ICD-10-CM Code P61.4

Other congenital anemias, not elsewhere classified

Version 2020 Billable Code

Valid for Submission

P61.4 is a billable code used to specify a medical diagnosis of other congenital anemias, not elsewhere classified. The code is valid for the year 2020 for the submission of HIPAA-covered transactions. The ICD-10-CM code P61.4 might also be used to specify conditions or terms like congenital anemia, diaphyseal dysplasia, diaphyseal dysplasia with anemia, late anemia of newborn, neonatal anemia, physiological anemia of infancy, etc

ICD-10:P61.4
Short Description:Other congenital anemias, not elsewhere classified
Long Description:Other congenital anemias, not elsewhere classified

Tabular List of Diseases and Injuries

The Tabular List of Diseases and Injuries is a list of ICD-10 codes, organized "head to toe" into chapters and sections with guidance for inclusions, exclusions, descriptions and more. The following references are applicable to the code P61.4:

Inclusion Terms

Inclusion Terms
These terms are the conditions for which that code is to be used. The terms may be synonyms of the code title, or, in the case of "other specified" codes, the terms are a list of the various conditions assigned to that code. The inclusion terms are not necessarily exhaustive. Additional terms found only in the Alphabetic Index may also be assigned to a code.
  • Congenital anemia NOS

Index to Diseases and Injuries

The Index to Diseases and Injuries is an alphabetical listing of medical terms, with each term mapped to one or more ICD-10 code(s). The following references for the code P61.4 are found in the index:


Synonyms

The following clinical terms are approximate synonyms or lay terms that might be used to identify the correct diagnosis code:

  • Congenital anemia
  • Diaphyseal dysplasia
  • Diaphyseal dysplasia with anemia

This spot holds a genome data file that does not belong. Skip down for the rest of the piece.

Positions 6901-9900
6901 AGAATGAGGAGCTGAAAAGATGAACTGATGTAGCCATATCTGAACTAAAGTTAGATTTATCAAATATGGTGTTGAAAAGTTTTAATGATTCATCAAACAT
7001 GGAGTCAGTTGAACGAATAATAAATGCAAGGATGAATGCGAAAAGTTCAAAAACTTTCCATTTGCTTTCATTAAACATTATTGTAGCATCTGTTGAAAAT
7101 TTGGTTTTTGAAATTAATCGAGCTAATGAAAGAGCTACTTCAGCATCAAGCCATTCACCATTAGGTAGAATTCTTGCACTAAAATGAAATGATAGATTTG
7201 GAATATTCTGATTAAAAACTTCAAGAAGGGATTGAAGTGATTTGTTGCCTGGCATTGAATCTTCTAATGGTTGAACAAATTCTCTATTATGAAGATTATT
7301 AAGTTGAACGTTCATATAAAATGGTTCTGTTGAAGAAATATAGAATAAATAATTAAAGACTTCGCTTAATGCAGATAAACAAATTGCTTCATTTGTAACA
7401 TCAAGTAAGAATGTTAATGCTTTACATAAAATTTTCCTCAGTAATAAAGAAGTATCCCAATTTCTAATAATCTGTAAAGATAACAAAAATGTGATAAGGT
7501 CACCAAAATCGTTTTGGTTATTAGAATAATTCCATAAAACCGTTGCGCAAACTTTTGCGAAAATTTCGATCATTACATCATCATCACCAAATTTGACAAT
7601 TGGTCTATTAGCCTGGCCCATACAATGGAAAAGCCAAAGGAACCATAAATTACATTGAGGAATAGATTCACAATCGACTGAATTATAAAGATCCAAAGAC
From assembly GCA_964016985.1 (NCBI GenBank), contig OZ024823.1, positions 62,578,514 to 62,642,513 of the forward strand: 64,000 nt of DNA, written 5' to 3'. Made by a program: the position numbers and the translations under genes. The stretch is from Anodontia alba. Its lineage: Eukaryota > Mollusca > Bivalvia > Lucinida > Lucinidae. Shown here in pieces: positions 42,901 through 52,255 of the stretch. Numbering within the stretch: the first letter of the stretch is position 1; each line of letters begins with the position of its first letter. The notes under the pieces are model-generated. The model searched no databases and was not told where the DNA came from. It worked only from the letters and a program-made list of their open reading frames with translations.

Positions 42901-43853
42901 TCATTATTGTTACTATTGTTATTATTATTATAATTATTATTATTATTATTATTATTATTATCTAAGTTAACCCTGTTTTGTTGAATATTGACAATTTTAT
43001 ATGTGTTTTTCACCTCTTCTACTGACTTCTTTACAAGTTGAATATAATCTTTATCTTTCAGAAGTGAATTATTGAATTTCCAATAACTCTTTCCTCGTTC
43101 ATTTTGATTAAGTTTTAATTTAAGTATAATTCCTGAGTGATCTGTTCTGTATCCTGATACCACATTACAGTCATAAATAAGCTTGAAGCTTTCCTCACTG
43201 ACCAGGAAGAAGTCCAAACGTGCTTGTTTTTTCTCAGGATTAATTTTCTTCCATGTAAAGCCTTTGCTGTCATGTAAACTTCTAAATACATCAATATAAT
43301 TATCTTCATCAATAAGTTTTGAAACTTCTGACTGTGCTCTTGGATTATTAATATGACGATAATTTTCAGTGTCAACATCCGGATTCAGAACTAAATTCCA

• Late anemia of newborn
  • Neonatal anemia
  • Physiological anemia of infancy

Convert P61.4 to ICD-9

  • 776.5 - Congenital anemia (Approximate Flag)

Code Classification

  • Certain conditions originating in the perinatal period (P00–P96)
    • Hemorrhagic and hematological disorders of newborn (P50-P61)
      • Other perinatal hematological disorders (P61)

Code History

  • FY 2016 - New Code, effective from 10/1/2015 through 9/30/2016
    (First year ICD-10-CM implemented into the HIPAA code set)
  • FY 2017 - No Change, effective from 10/1/2016 through 9/30/2017
  • FY 2018 - No Change, effective from 10/1/2017 through 9/30/2018
  • FY 2019 - No Change, effective from 10/1/2018 through 9/30/2019
  • FY 2020 - No Change, effective from 10/1/2019 through 9/30/2020

Information for Patients


Anemia

If you have anemia, your blood does not carry enough oxygen to the rest of your body. The most common cause of anemia is not having enough iron. Your body needs iron to make hemoglobin. Hemoglobin is an iron-rich protein that gives the red color to blood. It carries oxygen from the lungs to the rest of the body.

Anemia has three main causes: blood loss, lack of red blood cell production, and high rates of red blood cell destruction.

Conditions that may lead to anemia include

  • Heavy periods
  • Pregnancy
  • Ulcers
  • Colon polyps or colon cancer
  • Inherited disorders
  • A diet that does not have enough iron, folic acid or vitamin B12
  • Blood disorders such as sickle cell anemia and thalassemia, or cancer
  • Aplastic anemia, a condition that can be inherited or acquired
  • G6PD deficiency, a metabolic disorder

Anemia can make you feel tired, cold, dizzy, and irritable. You may be short of breath or have a headache.

Your doctor will diagnose anemia with a physical exam and blood tests. Treatment depends on the kind of anemia you have.

NIH: National Heart, Lung, and Blood Institute


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Uncommon Infant and Newborn Problems

It can be scary when your baby is sick, especially when it is not an everyday problem like a cold or a fever. You may not know whether the problem is serious or how to treat it. If you have concerns about your baby's health, call your health care provider right away.

Learning information about your baby's condition can help ease your worry. Do not be afraid to ask questions about your baby's care. By working together with your health care provider, you make sure that your baby gets the best care possible.


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